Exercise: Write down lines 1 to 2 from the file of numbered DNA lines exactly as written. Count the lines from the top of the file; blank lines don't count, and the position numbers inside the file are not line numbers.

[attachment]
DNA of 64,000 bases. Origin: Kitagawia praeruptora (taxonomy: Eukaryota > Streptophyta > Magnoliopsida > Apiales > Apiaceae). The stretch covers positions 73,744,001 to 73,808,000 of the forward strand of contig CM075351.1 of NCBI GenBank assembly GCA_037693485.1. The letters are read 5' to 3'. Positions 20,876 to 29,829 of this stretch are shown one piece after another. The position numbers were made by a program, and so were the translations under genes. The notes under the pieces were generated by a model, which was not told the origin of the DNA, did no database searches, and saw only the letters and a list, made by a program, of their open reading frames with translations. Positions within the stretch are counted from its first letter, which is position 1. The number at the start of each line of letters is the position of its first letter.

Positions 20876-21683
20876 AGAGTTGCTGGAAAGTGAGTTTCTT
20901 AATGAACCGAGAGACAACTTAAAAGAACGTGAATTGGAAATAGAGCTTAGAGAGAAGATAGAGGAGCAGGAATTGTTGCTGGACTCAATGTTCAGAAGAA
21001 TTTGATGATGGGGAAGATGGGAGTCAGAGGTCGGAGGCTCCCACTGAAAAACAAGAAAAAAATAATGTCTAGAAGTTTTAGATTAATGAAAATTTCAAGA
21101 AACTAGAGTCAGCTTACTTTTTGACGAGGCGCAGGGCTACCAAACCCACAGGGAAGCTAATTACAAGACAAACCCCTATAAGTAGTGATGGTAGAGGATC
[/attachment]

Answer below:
DNA of 64,000 bases. Origin: Kitagawia praeruptora (taxonomy: Eukaryota > Streptophyta > Magnoliopsida > Apiales > Apiaceae). The stretch covers positions 73,744,001 to 73,808,000 of the forward strand of contig CM075351.1 of NCBI GenBank assembly GCA_037693485.1. The letters are read 5' to 3'. Positions 20,876 to 29,829 of this stretch are shown one piece after another. The position numbers were made by a program, and so were the translations under genes. The notes under the pieces were generated by a model, which was not told the origin of the DNA, did no database searches, and saw only the letters and a list, made by a program, of their open reading frames with translations. Positions within the stretch are counted from its first letter, which is position 1. The number at the start of each line of letters is the position of its first letter.

Positions 20876-21683